Elephant Satellite Tracking and Land-use Planning
Why is this project so important?
The island of Borneo is shared by the countries of Malaysia, Indonesia and Brunei and is the largest island in Asia. The Borneo rainforest is over 140 million years old - making it one of the oldest rainforests in the world. However, deforestation rates across the whole island have increased dramatically over the past few decades which has exacerbated the dangers posed to wildlife across the island.
Malaysia’s deforestation rate is accelerating faster than that of any other tropical country in the world. Current satellite imagery shows that 80% of Malaysian Borneo’s tropical forest has been destroyed or degraded by logging activities.
Wild elephants can only be found in the northeast of Malaysian Borneo but are rapidly losing their natural forest habitat to oil palm industry, road development and pressure from human settlements. Elephant pathways are being replaced by plantations and elephant populations are becoming isolated and agitated as human-elephant conflict escalates. Promoting coexistence between people and elephants to achieve a balance between economic development and biodiversity protection will require a whole-landscape approach to land-use planning through pro-active and innovative measures.
The rate of rainforest destruction and conversion to oil palm plantations presents an urgent threat to Borneo’s wildlife that requires urgent action.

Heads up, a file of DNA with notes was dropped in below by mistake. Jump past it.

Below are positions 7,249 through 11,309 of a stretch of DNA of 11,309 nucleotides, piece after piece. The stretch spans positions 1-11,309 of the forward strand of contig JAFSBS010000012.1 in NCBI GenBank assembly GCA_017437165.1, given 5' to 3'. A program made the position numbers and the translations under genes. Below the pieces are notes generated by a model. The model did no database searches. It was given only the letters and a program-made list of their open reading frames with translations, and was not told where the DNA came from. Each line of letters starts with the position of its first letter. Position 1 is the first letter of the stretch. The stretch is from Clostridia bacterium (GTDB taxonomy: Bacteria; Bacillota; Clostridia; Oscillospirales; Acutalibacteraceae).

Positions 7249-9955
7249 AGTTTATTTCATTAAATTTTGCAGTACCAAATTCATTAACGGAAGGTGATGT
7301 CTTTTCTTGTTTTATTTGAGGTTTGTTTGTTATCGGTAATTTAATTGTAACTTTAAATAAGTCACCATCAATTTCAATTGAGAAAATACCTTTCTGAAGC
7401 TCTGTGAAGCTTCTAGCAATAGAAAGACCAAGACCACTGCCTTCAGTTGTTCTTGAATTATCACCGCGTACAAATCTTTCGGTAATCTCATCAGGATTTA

Project Partner: Danau Girang Field Centre (DGFC)
Duration: 2010 - 2017
Project goal: To protect and optimise the connectivity of Asian elephant habitat in Sabah, Borneo, based on a scientific understanding of elephant habitat requirements.
Borneo (Sabah) elephant population: 1,724
What we do
In Borneo we are powering the use of radio collars and camera traps to track elephants across three key regions. This vital data is being used to trace elephant movements across otherwise impenetrable forest ranges. Most critically, it has provided conclusive evidence to governments and companies that wild elephants desperately need their habitat. It has invigorated arguments to stop development and protect forests in the face of endless requests to turn this pristine habitat into plantations for palm oil production.
Over the past eight years, Elephant Family has collaborated with the Danau Girang Field Centre (DGFC) to satellite-track more than 30 elephants and translocate problematic animals found in oil palm plantations into more elephant-friendly areas. Our work helps to reduce human-elephant conflict and will inform a greater land-use management plan in collaboration with local stakeholders, students and organisations.
The elephant movement data collected via the satellite collars since 2010 contributed to the scrapping of the Sukau bridge construction project in Sabah, Borneo by showing the importance of the habitat to elephants. The construction of the bridge had the potential to majorly disrupt elephant and wildlife populations in the area and as a result of our data and other international pressure, the Sabah Forestry Department abandon their plans in April 2017.
Without Elephant Family’s support, the elephants of Borneo would be voiceless, stressed and lost. This is a signature project that shows science and long-term studies provide powerful data to preserve elephant movement and keep them from encountering people and causing conflicts.